But after months of painstakingly preparing sea-bed samples from two of Australia’s southern-most coral reefs for imaging by the University’s scanning electron microscope, Marisa has unearthed the exciting world of some of the tiniest critters known on the planet - meiofauna. Meiofauna are animals that are small enough to live in the water that exists in the spaces between grains of sand.
There are weird worms with multiple snake-like tentacles coming out of their mouth, armour-plated shellfish and hairy-legged mites – and they are all hundreds of times smaller than a grain of sand.
The animals have been found in sea-bed samples taken from the two most southern coral atolls in the world, Elizabeth and Middleton Reefs, off Lord Howe Island on Australia’s east coast.
Marisa’s Masters project has been a comparative study of the meiofauna found on these reefs and those found on the nearest northern parts of the Great Barrier Reef 900kms away.
“I have found that there are species common to both geographical areas and species that are unique to both areas,” Marisa said.
“Meiofauna are important because they devour things like bacteria and fungi that live in sediment. They also help to break down organic matter found in pollution from agricultural and stormwater runoff, and sewage. Meiofauna act as environmental monitors and provide food for small or juvenile fish and invertebrates, which supports other life through the food chain.
“Despite their importance, there are few in-depth studies on meiofauna and classification of these organisms is rarely specified further than their ‘class’. Their abundance and dispersal patterns are important to show how other food webs are affected. It may even turn out that some of the animals I have found have not been classified before.”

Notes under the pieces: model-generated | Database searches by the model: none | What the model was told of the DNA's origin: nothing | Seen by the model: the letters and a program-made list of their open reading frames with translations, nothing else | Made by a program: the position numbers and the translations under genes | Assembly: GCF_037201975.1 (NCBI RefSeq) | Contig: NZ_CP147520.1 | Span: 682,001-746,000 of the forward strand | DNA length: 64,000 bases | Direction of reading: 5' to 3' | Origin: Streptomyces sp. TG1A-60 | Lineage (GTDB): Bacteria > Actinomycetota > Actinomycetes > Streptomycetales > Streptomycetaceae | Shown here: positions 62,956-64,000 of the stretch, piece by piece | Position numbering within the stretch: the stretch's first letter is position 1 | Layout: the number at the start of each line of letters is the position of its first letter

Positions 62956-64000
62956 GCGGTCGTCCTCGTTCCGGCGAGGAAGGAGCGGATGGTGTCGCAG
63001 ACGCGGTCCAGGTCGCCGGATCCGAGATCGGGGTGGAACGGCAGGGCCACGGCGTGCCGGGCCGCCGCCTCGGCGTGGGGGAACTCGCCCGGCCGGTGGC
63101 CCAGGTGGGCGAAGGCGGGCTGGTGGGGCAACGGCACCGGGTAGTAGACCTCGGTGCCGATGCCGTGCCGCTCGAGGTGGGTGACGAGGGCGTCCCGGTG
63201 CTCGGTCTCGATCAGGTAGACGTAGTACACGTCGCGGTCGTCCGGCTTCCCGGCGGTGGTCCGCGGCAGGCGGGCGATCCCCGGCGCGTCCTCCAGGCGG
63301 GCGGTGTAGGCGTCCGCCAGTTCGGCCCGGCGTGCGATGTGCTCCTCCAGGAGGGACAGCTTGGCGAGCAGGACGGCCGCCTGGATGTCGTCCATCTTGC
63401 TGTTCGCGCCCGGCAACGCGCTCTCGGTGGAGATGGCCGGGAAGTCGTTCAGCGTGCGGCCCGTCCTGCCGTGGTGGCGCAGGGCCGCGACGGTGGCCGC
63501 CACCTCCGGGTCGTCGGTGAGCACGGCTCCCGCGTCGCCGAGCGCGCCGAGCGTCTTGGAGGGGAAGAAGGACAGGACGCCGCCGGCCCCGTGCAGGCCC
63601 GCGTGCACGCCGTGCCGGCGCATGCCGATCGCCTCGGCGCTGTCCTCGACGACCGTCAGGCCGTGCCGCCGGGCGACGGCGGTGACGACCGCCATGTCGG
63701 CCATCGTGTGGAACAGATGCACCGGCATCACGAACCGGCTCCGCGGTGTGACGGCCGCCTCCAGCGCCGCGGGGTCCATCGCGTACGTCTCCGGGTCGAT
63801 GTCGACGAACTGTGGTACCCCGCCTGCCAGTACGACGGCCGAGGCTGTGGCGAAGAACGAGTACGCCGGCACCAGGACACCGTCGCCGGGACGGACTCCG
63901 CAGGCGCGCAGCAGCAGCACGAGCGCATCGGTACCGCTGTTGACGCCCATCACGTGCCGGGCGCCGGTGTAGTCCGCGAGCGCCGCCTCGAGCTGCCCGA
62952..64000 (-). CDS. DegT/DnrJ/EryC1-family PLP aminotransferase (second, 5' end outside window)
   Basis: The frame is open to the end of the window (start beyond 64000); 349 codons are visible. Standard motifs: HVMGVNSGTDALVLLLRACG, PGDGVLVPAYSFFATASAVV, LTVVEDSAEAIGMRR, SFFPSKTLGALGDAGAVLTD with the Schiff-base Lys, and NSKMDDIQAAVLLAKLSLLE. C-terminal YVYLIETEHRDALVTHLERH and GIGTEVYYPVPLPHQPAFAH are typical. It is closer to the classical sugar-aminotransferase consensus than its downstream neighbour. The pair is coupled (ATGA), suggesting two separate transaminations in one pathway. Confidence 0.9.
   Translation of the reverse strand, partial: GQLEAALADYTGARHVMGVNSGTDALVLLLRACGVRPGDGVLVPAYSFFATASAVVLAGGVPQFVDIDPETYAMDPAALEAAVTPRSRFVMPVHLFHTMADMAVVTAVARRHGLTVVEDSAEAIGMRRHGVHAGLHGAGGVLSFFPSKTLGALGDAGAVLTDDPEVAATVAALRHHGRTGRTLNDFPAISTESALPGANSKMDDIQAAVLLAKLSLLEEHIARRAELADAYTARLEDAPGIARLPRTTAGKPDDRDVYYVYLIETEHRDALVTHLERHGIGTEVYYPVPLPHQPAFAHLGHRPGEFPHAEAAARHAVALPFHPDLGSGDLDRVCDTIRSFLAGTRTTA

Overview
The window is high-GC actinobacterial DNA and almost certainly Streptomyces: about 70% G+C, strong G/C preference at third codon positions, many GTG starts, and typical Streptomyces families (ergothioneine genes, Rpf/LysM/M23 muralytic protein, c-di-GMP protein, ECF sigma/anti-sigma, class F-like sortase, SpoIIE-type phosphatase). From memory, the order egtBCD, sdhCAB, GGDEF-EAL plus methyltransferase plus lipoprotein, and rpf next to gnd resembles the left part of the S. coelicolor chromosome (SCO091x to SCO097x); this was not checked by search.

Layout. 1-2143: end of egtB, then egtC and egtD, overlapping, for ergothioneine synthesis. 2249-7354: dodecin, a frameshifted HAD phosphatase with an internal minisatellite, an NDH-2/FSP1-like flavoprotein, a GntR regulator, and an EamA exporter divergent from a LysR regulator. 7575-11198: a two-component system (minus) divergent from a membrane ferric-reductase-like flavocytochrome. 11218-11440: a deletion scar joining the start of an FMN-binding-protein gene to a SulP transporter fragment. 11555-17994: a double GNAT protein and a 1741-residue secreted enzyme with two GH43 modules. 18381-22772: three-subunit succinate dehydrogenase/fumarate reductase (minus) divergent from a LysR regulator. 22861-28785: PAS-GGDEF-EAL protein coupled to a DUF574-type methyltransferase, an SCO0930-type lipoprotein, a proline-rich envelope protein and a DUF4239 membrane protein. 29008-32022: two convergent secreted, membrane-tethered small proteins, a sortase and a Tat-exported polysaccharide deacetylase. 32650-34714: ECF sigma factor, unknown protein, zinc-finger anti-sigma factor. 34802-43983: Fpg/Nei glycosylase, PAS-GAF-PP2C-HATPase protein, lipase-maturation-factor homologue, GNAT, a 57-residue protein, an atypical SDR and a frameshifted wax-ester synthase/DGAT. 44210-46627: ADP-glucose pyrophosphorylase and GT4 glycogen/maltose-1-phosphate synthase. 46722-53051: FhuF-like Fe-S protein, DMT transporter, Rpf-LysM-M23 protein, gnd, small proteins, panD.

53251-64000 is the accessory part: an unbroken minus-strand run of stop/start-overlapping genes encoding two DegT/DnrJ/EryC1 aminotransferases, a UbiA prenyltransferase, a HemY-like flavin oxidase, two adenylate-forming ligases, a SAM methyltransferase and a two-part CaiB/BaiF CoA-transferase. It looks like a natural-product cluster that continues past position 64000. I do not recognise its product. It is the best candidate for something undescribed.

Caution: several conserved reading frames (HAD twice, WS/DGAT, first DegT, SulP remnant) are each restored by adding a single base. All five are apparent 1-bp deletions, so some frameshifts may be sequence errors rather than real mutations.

Marisa was able to look at the small organisms using the scanning electron microscope (SEM) within the School of Environmental Science and Management.
“I had no idea exactly what the SEM would find in my samples,” she said. “While most of the samples I looked at could be viewed using a conventional light microscope, some of the specimens were so small that they required the use of the SEM which can image specimens up to 60,000 times in magnification.
“Once I had the samples under the SEM, I could clearly see the tiny structures that the organisms use to feed with. They have highly adapted structures for feeding and moving about and the SEM allowed me to see the detail of these structures.
“You spend months extracting the organic matter from samples of sand, shellfish and coral and preparing them on special slides for imaging, but you have no idea of exactly what you have captured.
“It is incredibly exciting when you finally get to see the magnified images. It is hard to imagine such perfection in creatures that are so small – they are not even a speck on a slide, being between .4 and .63 micrometres in diameter. Amazing as it seems, we know that there are even smaller critters out there.”
Marisa, who completed her Bachelor of Science at Loyola University of New Orleans, said she chose to undertake her Masters at Southern Cross University within the School of Environmental Science and Management, because of its outstanding reputation in marine and environmental sciences: “and because it was in Australia, near the rainforest and the sea – the three environments I have always wanted to experience.
“I also thought that getting my Masters here would give me access to a broader range of career pathways. My goal is to work on the ecological restoration of the Florida Everglades.”
Marisa said the highlights of her time at Southern Cross have been the numerous field trips associated with her studies and her trips to the region’s many beaches and rainforest areas. She returns to the US later this month.
Photo: A copepod - Order: Harpacticoida. Harpacticoids are often the most abundant components of meiofauna found in coarse sediments. Scanning electron microscope photo by Maxine Dawes.
Media contact: Zoe Satherley Southern Cross University media officer, 6620 3144, 0439 132 095.